Season 3 – epiBLOG 18:

Yep, it’s me! The one who looks for solutions outside of myself. At least lately. Everyone – or I should say — self-help gurus, motivational speakers, and religions like Buddhism usually encourage you to look from within to find the answers.

And I suppose that I have found many solutions to career challenges because I took the time to “look within.” Script ideas, ways to tweak plots for my stories, and business ideas have all come from me looking within to find the answer that I needed in order to move forward.

The weird thing is… when I don’t feel any of my instincts kicking in, or I don’t hear my inner voice guiding me, that’s when I get nervous and feel that I have to look for solutions outside of myself.

Today’s topic is on balancing yourself as an artist by looking from within when you need to and from pulling on outside sources when the time calls for it.

When I see that nothing that I’m doing is moving me forward, I have doubts about whether or not I have all of the information and knowledge that I need in order to move forward. Sometimes this is true. I just don’t know everything. However, I am sure that I can find the answer somewhere.

Come on… we all do this on a daily basis. How many of you google content that you want to know? Attend seminars or workshops to improve upon your craft? Sign up for the latest webinar in your industry just to get that one piece of knowledge that you feel will make all of the difference in your career?

My thing is… I love learning more about things that I’m extremely passionate about. Screenwriting, and writing in general, are definitely exciting to me. I love to read scripts, books on screenwriting, and I love to read screenwriting blogs. Informative writing blogs also provide great sources of information for me to remain efficient in my endeavors.

When you look from within, many think that it’s some “foo-foo” fake stuff. However, your gut doesn’t lie. Going with your instincts should help lead you along the path to reach your goals.

Here are some tips to help you remain balanced between your internal voice and outside sources:


You have to first know exactly what you want and who you are as an artist. That doesn’t mean that you won’t learn, grow, and modify your choices along the way. However, it does mean that you have a specific direction that you’re headed in, and when something throws you “off course,” it automatically doesn’t feel “right” to you. Because you know who you are and what you want, you can then redirect your life back onto the path that will lead you to your goal. Without the goal, you’re just wandering around. Your goal keeps you focused.


I mentioned meditation in my blog post last week. You’re going to hear it again today because it applies perfectly. Whatever you do to get centered and/or getting connected with a source greater than you, do that. You will find your next recipe, your next story idea, your next inspiration for a painting, your next design, your next song, and even your next novel. I believe that artists usually know how to tap into whatever they need to create the artistic beauty that lies within them. Find that. It may be prayer, mediation, or simply becoming one with nature. Whatever works for you, follow through on it. Your inner voice may tell you to take risks that you’ve never before taken, but if it lines up with your career goals, it may just be the exact risk that you need to take. It’s up to you.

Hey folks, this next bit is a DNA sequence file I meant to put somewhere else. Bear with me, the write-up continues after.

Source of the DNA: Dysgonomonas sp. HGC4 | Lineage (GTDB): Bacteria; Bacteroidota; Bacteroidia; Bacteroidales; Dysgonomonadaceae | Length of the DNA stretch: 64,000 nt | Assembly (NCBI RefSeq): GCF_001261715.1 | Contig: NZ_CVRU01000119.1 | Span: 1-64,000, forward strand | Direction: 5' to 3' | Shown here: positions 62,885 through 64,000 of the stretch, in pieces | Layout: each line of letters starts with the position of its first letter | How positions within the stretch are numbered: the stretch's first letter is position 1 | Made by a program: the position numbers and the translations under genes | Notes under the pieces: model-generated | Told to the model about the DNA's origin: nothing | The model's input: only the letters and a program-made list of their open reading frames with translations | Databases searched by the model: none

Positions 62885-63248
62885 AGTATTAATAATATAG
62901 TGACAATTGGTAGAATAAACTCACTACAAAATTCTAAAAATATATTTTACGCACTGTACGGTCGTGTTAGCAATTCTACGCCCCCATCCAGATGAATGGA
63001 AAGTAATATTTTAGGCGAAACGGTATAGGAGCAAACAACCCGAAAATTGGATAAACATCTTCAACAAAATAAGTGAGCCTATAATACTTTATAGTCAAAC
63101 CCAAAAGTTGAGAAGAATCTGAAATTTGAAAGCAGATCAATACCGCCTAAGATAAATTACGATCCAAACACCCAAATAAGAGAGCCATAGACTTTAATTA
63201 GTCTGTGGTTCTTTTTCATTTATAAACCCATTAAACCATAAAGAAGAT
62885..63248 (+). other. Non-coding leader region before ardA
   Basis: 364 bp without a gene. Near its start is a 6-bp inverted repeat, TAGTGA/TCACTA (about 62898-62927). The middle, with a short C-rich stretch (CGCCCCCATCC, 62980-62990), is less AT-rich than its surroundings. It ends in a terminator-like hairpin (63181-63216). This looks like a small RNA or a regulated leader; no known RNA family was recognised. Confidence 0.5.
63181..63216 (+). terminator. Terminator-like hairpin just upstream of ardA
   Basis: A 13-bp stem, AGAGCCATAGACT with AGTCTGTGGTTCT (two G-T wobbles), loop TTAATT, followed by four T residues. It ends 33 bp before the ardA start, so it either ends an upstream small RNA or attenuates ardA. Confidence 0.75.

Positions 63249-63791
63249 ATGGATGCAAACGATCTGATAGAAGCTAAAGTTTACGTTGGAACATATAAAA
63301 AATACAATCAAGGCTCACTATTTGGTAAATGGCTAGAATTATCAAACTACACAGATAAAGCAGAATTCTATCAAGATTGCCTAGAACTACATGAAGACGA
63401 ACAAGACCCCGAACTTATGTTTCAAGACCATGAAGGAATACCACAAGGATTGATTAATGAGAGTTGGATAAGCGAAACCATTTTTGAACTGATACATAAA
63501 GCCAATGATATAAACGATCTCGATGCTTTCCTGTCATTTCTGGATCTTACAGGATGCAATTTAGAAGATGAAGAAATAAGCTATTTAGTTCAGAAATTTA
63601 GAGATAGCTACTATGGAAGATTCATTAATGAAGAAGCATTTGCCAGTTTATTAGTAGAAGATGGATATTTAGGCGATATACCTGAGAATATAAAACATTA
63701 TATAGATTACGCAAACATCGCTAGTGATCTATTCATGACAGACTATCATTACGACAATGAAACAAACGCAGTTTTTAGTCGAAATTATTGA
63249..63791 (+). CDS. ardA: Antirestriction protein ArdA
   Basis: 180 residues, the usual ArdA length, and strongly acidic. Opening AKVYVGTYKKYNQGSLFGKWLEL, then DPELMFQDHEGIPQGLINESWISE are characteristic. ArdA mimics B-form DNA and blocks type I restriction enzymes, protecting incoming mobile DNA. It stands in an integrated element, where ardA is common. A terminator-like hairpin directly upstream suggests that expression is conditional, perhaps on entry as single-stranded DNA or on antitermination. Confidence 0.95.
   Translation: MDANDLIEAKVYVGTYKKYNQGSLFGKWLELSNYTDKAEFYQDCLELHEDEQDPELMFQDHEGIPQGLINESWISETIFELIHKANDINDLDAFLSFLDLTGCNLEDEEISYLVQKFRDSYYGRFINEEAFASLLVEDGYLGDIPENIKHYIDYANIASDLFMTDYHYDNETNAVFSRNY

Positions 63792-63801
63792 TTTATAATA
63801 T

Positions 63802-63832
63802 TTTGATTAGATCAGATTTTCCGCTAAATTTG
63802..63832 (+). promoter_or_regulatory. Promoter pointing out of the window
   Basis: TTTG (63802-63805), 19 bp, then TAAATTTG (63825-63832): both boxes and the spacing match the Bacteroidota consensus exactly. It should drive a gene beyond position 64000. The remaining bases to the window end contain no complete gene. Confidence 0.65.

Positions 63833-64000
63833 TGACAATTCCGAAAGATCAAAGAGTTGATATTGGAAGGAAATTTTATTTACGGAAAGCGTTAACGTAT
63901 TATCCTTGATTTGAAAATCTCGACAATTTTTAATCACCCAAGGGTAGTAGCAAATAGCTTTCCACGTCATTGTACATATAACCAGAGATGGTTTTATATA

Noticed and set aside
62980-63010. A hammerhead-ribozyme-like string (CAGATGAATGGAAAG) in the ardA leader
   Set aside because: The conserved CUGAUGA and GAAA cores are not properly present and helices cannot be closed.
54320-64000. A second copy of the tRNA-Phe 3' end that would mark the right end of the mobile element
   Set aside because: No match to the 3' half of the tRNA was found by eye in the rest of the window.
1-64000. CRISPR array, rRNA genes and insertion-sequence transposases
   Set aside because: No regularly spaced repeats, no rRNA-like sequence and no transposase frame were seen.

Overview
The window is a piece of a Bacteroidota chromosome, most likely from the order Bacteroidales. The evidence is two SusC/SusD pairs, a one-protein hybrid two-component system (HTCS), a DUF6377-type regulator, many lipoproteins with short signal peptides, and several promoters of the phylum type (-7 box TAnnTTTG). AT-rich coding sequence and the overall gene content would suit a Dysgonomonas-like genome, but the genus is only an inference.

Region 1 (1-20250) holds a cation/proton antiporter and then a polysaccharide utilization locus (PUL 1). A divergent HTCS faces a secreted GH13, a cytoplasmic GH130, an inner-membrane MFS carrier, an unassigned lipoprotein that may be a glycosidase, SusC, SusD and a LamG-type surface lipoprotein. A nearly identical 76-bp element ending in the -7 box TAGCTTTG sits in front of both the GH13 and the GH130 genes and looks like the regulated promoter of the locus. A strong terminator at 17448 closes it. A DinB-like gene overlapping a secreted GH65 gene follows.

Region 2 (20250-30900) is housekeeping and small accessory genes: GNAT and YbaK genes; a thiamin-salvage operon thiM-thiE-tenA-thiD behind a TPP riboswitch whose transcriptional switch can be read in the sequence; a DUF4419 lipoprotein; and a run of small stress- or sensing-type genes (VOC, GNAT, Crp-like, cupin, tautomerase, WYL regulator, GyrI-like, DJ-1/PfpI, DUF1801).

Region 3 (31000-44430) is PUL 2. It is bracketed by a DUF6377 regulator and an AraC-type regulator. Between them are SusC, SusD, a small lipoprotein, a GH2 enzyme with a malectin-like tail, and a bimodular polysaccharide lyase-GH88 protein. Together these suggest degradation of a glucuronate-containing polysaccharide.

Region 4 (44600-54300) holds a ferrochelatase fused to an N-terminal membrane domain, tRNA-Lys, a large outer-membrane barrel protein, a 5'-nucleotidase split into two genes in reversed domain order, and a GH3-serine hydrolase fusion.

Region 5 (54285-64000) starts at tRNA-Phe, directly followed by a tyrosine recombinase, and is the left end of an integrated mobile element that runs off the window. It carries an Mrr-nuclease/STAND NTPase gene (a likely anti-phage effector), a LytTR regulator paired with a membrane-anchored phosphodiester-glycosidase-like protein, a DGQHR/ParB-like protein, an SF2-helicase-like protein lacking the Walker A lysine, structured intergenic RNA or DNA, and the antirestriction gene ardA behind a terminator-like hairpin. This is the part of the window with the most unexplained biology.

As a working writer, not only do I want to increase my income with my writing, but I also want to reach and positively impact more people. Knowing what I want to do – knowing what I feel I am put on this earth to do – is what allows me to take advantage of opportunities with certain webinars, seminars, books, blogs, etc. We don’t know everything.  And that’s okay. Sometimes you just need to take a course, research a topic, or read a trade publication in your industry to give you just what you need to get to the next step with your career.


You have to network no matter which industry you’re creating magnificence in. And I don’t mean friend-requesting people with similar interests on LinkedIn or Facebook. I mean, you need to get out there and talk to real people. Attend networking events and join networking groups if that works for you. Attend film festivals. Visit art galleries. Go to comedy clubs and watch what other comics do. There’s nothing wrong with understanding that you may need the help and guidance of others. In order to do this, however, you have to meet people and build relationships with them. These human connections are some of your greatest resources outside of your inner voice.

Today’s LESSON is to know what you want and to balance your tools and resources to reach your goals.

FUN ASSIGNMENT: Explore the side of your career that you haven’t been giving that much attention to. If you never, or rarely, rely on your inner voice, create your own space to meditate, pray, or become one with nature in order to follow your own instincts. If you never take advantage of outside sources, I recommend that you find a book, a trade publication, a new blog, or even research on quality webinars within your industry. Pull on at least one new source and be open to learning something new. If you’ve been avoiding people, research local events in your industry that you can attend. Make it a point to meet at least one person during that event. If there aren’t any industry-specific events, attend a general networking event.






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